The Massachusetts House on Thursday passed a bill aimed at ensuring that women are paid equally for equal work.
“Some of us have been working on this bill since 1998,” said state Rep. Ellen Story, D-Amherst. “This is a happy day that we are passing it.”
The bill passed by a unanimous vote of 158-0, amid cheers in the House chamber.
Massachusetts was the first state to pass a law requiring men and women be paid the same amount for comparable work, in 1945. The bill that was passed Thursday, H.4509, updates and clarifies the law. The bill received support from both business groups and women’s rights groups, after earlier drafts underwent significant revisions to ensure that the bill advances the cause of equal pay without unduly hurting businesses.
Several lawmakers noted the long journey for women to gain equality in the workplace. “When I vote today, I have the great sense I’ll be standing on the shoulders of and giving thanks to the many feminists who have toiled for decades to bring us to where we are today,” said state Rep. Sarah Peake, D-Provincetown.
The bill clarifies and updates the definition of “comparable work,” and defines what factors can be used to determine salaries. The bill would make it illegal for employers to prevent employees from discussing their salaries. The bill also prohibits employers from asking job applicants about their salary history during an interview. The bill protects employers from equal pay lawsuits for three years if they complete self-evaluations and take steps to move toward pay equity.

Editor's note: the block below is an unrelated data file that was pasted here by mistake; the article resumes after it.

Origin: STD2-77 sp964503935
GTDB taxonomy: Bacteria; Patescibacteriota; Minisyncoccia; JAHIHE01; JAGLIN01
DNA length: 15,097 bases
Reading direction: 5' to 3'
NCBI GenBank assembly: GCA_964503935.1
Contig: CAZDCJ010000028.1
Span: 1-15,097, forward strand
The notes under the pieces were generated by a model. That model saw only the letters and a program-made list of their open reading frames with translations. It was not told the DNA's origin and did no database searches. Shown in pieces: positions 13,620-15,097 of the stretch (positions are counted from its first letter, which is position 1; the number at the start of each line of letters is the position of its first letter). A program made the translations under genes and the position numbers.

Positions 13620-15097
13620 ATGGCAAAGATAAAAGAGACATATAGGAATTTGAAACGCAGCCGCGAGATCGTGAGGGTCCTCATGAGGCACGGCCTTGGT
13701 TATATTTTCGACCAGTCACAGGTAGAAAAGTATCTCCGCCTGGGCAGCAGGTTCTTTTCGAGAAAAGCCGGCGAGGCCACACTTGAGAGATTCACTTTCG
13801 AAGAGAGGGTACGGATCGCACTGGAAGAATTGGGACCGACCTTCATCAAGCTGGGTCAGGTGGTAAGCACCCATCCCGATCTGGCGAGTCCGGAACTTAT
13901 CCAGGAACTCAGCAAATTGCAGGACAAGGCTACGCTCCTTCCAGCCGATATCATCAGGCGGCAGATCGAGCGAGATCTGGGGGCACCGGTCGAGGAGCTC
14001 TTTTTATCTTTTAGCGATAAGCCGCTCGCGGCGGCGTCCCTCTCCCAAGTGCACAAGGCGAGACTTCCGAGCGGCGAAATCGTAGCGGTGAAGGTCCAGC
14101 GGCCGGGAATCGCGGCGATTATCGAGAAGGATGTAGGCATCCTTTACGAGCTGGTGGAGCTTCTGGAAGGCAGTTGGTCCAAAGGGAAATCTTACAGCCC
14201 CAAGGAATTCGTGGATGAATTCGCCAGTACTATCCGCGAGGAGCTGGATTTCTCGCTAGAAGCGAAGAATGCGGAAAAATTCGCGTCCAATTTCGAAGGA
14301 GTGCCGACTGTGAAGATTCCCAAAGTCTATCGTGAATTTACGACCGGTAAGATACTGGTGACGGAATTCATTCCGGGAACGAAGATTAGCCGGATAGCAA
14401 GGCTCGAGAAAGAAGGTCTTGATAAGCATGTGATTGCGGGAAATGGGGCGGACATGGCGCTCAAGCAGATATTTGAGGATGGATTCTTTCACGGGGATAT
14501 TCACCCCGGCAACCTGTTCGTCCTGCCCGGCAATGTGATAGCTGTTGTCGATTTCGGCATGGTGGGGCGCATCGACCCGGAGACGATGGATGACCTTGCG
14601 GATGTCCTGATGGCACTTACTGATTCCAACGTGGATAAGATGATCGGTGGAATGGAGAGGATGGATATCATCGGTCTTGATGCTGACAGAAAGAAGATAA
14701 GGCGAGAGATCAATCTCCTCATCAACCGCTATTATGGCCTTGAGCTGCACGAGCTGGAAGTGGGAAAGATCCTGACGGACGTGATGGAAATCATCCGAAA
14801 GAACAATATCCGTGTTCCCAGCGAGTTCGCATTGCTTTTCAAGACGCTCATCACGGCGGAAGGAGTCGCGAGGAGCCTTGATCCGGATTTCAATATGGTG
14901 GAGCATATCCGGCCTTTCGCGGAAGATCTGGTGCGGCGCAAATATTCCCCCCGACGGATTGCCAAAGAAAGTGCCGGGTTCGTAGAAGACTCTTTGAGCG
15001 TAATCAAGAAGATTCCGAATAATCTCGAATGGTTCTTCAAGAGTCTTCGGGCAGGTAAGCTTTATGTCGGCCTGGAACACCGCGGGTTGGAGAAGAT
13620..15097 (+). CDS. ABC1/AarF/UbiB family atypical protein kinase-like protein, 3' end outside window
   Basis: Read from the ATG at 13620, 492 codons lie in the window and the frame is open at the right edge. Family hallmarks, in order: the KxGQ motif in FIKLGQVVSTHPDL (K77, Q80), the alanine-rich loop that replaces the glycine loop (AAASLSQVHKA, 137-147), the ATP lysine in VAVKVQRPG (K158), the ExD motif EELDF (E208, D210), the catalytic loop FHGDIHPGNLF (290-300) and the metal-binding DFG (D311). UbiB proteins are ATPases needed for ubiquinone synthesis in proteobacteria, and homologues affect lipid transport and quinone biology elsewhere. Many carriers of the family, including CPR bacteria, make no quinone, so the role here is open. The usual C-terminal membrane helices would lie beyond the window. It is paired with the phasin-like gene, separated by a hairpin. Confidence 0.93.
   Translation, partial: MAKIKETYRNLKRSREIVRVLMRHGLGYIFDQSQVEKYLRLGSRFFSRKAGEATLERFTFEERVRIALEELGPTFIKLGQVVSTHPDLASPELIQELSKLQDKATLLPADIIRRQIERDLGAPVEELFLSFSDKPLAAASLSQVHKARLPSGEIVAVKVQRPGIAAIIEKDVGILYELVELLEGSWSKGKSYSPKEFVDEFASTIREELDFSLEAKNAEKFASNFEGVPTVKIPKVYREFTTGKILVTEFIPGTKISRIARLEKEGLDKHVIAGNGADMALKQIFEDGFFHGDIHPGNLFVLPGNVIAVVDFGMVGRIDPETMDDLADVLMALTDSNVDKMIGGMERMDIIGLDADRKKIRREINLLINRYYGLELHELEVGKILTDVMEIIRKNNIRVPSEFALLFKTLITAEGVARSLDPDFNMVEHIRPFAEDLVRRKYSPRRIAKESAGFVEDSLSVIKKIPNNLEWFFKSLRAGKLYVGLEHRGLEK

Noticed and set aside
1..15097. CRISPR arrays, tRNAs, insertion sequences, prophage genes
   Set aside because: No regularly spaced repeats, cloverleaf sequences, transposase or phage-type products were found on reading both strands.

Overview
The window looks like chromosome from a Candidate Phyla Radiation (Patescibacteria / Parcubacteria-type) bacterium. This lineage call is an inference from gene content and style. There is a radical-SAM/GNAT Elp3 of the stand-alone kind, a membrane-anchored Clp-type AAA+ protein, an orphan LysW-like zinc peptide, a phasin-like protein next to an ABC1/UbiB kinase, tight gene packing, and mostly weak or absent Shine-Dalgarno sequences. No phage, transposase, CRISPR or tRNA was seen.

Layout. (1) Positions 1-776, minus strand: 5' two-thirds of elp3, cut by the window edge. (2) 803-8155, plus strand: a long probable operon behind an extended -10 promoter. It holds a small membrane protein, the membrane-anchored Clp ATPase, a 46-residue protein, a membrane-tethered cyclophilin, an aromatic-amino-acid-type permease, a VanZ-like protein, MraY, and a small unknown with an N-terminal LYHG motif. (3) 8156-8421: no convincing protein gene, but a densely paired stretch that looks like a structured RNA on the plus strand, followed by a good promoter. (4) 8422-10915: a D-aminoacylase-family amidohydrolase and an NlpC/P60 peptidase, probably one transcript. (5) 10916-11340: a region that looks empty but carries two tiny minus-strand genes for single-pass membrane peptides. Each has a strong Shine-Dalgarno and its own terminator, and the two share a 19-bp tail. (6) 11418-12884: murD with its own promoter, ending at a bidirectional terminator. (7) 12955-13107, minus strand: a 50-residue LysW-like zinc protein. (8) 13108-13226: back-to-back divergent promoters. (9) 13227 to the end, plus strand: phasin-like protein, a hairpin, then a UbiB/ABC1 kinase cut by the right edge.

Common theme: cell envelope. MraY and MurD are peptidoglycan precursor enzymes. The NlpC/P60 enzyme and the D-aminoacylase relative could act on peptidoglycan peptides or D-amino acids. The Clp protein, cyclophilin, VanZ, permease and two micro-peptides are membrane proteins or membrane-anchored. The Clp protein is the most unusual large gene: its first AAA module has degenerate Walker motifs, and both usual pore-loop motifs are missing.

The House version has the backing of business groups, as well as women’s rights advocates.
House Speaker Robert DeLeo, D-Winthrop, called it a matter of “basic fairness” that if a man and a woman are doing the same job, they get paid the same amount. “In this day and age … for us to still be talking about this is wrong,” DeLeo said. “And this gives us the opportunity to rectify it.”
DeLeo said he hopes if enough states pass equal pay laws, eventually the law can be strengthened at a federal level.
State Rep. Jay Livingstone, D-Boston, an employment lawyer, said, “It is humbling that we can sit in the chamber and play a role in chipping away at the inequities of our society, as we’re doing today.”
Livingstone called it a “waste in the economy” when half of the workforce feels undervalued.
According to a study by the Institute for Women’s Policy Research, women working full time in Massachusetts earn 81 cents for every dollar men earn.
The Senate passed its own version of the bill in January. It will now go to a committee of House-Senate negotiators, who must negotiate a final version of the bill and pass it before the session ends July 31.
Attorney General Maura Healey issued a statement after the bill’s passage saying the bill “makes much-needed updates to the law to reflect our modern economy and carefully balances the needs of workers and the business community.”